By David H. Kirkwood
LONDON–Since this blog first reported that Phonak LLC would start selling Brio, a new premium hearing aid model, through Costco, we have received and published dozens of comments on the issue.
Many came from independent practitioners who dispense Phonak hearing aids. They expressed outrage over having to compete with a “big box” store that would charge consumers much less than they could for its Phonak products while offering inferior service. Several comments came from dispensers employed by Costco, who were offended by the assumption that they provide substandard service.
Other, more dispassionate observers contended that Phonak, which is owned by the Swiss-based Sonova Group, was simply doing what it calculated was best for its business, just like the other hearing aid companies that sell to Costco—and those that have decided not to, at least for now.
In response to the controversy over the issue, Jeff Newnham, president of Phonak LLC, accepted our blog’s invitation to write a Hearing View for us. In it, he said that Phonak’s decision was motivated by its desire “to help all hearing-impaired people, including those consumers motivated by price who prefer a value practice model for their hearing care.” He added, that Phonak remains “dedicated to the independent hearing healthcare providers and their respective businesses.”
AN ANALYST’S PERSPECTIVE
BernsteinResearch, a leading analyst of the hearing aid industry, weighed in on the subject. Bernstein, an international research and brokerage firm whose findings have been reported on this blog before, issued a “Quick Take” on the likely effects of the Phonak-Costco agreement, which it agreed to share with Hearing News Watch.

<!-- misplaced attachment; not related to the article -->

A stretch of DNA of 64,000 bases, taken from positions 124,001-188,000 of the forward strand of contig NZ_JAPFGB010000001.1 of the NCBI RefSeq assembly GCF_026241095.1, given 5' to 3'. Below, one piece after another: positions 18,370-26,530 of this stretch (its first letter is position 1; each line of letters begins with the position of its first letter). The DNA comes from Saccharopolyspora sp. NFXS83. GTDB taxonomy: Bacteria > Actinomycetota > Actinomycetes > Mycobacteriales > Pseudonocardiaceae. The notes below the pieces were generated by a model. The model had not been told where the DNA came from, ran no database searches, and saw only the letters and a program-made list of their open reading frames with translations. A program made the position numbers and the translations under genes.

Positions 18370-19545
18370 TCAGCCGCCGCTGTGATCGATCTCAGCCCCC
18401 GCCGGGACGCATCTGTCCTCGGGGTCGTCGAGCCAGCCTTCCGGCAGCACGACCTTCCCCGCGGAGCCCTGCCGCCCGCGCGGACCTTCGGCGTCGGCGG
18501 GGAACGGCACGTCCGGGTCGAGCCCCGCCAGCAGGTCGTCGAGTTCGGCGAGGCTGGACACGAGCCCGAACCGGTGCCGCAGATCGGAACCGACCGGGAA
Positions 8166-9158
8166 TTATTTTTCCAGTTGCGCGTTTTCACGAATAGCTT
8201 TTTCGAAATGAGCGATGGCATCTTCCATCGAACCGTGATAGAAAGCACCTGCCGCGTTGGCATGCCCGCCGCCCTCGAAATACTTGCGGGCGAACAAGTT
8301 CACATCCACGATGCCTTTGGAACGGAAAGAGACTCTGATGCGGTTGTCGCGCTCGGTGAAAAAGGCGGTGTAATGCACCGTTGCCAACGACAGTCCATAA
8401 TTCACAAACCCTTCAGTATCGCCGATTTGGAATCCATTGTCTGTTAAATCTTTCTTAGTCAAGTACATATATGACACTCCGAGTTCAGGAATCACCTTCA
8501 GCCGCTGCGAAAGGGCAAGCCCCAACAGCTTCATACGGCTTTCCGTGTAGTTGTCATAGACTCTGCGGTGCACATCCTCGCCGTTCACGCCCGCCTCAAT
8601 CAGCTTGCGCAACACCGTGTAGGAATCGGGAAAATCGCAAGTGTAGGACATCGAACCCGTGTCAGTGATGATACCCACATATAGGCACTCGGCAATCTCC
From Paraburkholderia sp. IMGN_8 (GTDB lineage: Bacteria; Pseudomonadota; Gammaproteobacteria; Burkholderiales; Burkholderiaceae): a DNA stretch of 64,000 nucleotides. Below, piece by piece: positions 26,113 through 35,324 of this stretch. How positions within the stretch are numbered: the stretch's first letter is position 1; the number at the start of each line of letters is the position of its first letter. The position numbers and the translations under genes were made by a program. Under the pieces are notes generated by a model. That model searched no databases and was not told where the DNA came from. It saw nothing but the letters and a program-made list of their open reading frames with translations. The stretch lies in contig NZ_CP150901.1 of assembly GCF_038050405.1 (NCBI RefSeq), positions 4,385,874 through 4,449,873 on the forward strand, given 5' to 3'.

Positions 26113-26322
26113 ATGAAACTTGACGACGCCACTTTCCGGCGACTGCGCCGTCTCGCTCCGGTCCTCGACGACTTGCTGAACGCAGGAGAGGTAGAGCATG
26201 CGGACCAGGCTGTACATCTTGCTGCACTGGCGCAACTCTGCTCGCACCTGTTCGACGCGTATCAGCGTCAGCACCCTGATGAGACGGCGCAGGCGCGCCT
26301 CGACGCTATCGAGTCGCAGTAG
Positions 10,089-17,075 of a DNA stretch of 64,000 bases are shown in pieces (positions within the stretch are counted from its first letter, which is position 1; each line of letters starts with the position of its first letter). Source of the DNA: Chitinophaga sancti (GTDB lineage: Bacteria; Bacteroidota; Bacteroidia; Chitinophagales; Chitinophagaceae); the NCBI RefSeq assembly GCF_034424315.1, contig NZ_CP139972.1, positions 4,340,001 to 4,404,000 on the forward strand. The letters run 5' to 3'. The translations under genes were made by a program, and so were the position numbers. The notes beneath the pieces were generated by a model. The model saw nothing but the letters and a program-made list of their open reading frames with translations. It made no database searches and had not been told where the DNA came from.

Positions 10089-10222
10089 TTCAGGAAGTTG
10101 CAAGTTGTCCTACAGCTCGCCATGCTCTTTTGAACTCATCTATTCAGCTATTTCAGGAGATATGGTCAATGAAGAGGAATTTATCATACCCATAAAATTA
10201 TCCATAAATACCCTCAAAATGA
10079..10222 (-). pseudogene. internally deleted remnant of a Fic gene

Written by senior analyst Lisa Bedell Clive, the report is entitled “Sonova to Sell Phonak Brand to Costco. Long-Term Gain, But Short-Term Pain.” In her analysis, Clive predicted that the agreement with Costco would be “something of a mixed bag for Sonova.”
On the positive side, she wrote, it gives Sonova “the long-term potential for solid market share in a fast-growing channel.” Over the past decade, the report said, Costco’s hearing aid sales have quadrupled, reaching some 355,000 units in 2013, approximately 11% of the U.S. market.
On the down side, Clive added, Sonova angered many independent practitioners, who account for about half the company’s unit sales in the U.S. Also, by selling Phonak hearing aids to Costco for much less than it charges other private-sector customers, its overall per-unit profit margin would be somewhat narrower. On the other hand, the per-unit cost of selling in bulk to Costco would be unusually low.
“In the long term,” the London-based Bernstein analyst stated, “this agreement is probably the right decision for Sonova. The market is moving away from independent retail, with growth in chain retail and manufacturer forward integration.”
However, she said, “The transition away from the independents could be painful [for Sonova], starting with immediate share losses due to angry customers on the back of this announcement.” She added, “We understand that when GN first brought their premium ReSound product range into Costco in 2010 they did end up seeing a notable decline in sales with independents over the following year.”
IMPACT ON OTHER COMPANIES
Clive also looked at how the Sonova-Costco agreement might affect other manufacturers that supply hearing aids to the wholesale chain. It will be likely to have “a very modest negative” impact on GN ReSound, she wrote, by cutting a little into its share of Costco’s hearing aid business. She foresees William Demant, which sells Bernafon instruments through Costco, also losing some share.
In her view, Siemens is most at risk. Its Rexton brand’s share of the Costco business had already declined from 65% in 2012 to 47% in 2013, and she expects that it will shrink even faster this year in the face of growing competition.
To obtain Bernstein’s full report on this subject or other analyses of the hearing aid market, e-mail firstname.lastname@example.org.